Monday, January 9, 2012
Ummmm! Here's another blog! Yay!? (:
Anyways we just learned about postcolonialism, which is intellectual discourse that brings together different cultural identities and colonization affecting the strength of identities.
From a postcolonial perspective, "Things Fall Apart" desccribes the colonization of Niger throught he lens of the colonized individuals. Back in the past centuries, colonizing was a huge deal for economic purposes. In the novel, the Englishmen come to wipe out one of the villages, which aggravates Okonkwo. However, the native tribes did not have the desire to fight and the whites started to convert the natives into Christians to take them away from being "savage". Now, there are two different cultures, but both are believed to be correct. The Christians believe that all the men should be part of the church and there's only one God to worship. On the other hand, the tribes cultural Ibo thing is the opposite; multiple gods and spirits are worshipped. For instance, this culture of theirs even eliminates and kills twins, becoming very fringe in the society to take over and colonize the tribes. Not only cultures, but also the governement side from a postcolonial perspective brings about in the novel. The District Commissioner describes thatthe burning of the dead tribal leaders' houses and the church needs to be based upon "the most powerful ruler in the world" (160). the Commissioner looks up to the Queen and only the Queen since she has the highest title at the table. The packet we got in class on "Historical Development of Postcolonialism" talks about how Europeans were biologically superior to any other race and the ones to rule the world. The Commisioner narrows his mind into believe only the Queen can do such things and rule the world, and only her.
Sunday, October 2, 2011
Before introducing the chapter, a technocracy is practically a society where people care more about the effieciency rather than traditional concepts. Postman's “Technopoly” introduces the ideology of capitalism and how Arkwright's development of the modern fctory for increased efficiency brought us to a technocracy. “By 1850, the machine-tool industry was developed – machines to make machines” (Postman 42). People were not just typical humans, but instead used as business people for the industry.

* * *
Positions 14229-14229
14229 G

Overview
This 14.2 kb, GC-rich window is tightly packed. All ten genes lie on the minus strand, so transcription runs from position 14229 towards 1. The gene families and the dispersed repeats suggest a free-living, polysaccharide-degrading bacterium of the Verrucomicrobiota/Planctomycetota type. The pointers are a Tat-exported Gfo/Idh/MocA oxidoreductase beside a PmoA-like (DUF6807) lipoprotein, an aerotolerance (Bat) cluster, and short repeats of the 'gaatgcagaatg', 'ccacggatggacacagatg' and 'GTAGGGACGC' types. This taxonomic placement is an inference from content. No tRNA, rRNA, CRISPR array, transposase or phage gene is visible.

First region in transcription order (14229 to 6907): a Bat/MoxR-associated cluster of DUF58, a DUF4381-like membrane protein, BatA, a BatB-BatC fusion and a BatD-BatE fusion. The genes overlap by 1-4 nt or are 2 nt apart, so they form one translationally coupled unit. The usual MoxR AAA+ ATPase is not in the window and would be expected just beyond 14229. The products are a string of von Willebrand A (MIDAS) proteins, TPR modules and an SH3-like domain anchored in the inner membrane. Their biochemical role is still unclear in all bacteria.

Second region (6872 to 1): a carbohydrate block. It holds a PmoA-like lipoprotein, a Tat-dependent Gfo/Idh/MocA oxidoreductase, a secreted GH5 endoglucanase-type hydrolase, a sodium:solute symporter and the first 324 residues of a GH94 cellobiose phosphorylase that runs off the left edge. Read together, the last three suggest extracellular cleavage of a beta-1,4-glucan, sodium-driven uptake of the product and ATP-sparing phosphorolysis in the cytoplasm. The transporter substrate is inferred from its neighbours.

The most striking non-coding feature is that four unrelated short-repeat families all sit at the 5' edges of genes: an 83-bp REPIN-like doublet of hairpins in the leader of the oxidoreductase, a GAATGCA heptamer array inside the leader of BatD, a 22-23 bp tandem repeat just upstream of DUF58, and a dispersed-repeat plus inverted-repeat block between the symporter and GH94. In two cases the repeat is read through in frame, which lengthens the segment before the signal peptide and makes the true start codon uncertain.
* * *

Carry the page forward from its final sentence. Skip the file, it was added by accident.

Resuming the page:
Huxley's “Brave New World” relates to Postman's chapter when Huxley mentions that in the World State, "ninety-six identical twins [were] working ninety-six identical machines" (Huxley 7). Machines are no longer just helping humans with technology, but now machines may be taking over humans and controlling them. "Technocracies brought into being an increased respect for the average person, whose potential and even convenience became a matter of compelling political interest and urgent social policy” (Postman 6). Like Huxley says in Brave New World, “even epsilons are useful” (Huxley 67) and "ninety-six identical twins [were] working ninety-six identical machines" (Huxley 7). At some point in the future, machines are going to become way more intelligent than us humans. These citizens in the World State each had to work to build a whole society for a better and efficient community. In other words, machines are taking out the useful intelligence out of our brains. People in the World State consider Ford as their God (After Ford and Before Ford), which connects to Postman's thoughts of out world turning into that same exact way.
In relation to Kurzweil's article, Kurzweil fears the concept of machines taking us over, where Postman views only the positives of it. It's practically up to you to believe what you want to believe. Postman or Kurzweil? Is the world really going to come to a point where you cannot differ machines from humans or are we going to live under machines instead of creating them?
Sunday, September 25, 2011
Lev Grossman's magazine article, 2045: The Year Man Becomes Immortal, consist of several concepts that cause the audience to wonder about the future. Grossman introduces that in 1965, a high school student, Raymond Kurzweil, predicts a reasonable prediction that machines will grow to be more intelligent than us humans. This thought starts to worry humans and start to think if machinery is more of a relief for the people or a fear to the people. However, Grossman labels people who believe that machines will control us humans as radicals and cynics. In other words, Grossman is trying to say that people who believe this turning point must support and believe it enough to give their own life to the machines and technology. I think that the only advantage out of this turning point is if one were to die and suffer from a disease. Since in this case, machines can give a healthy mind to a diseased human and save them from dying. However, do us humans want to live forever and end up slowly transforming into an actual mind of a machine?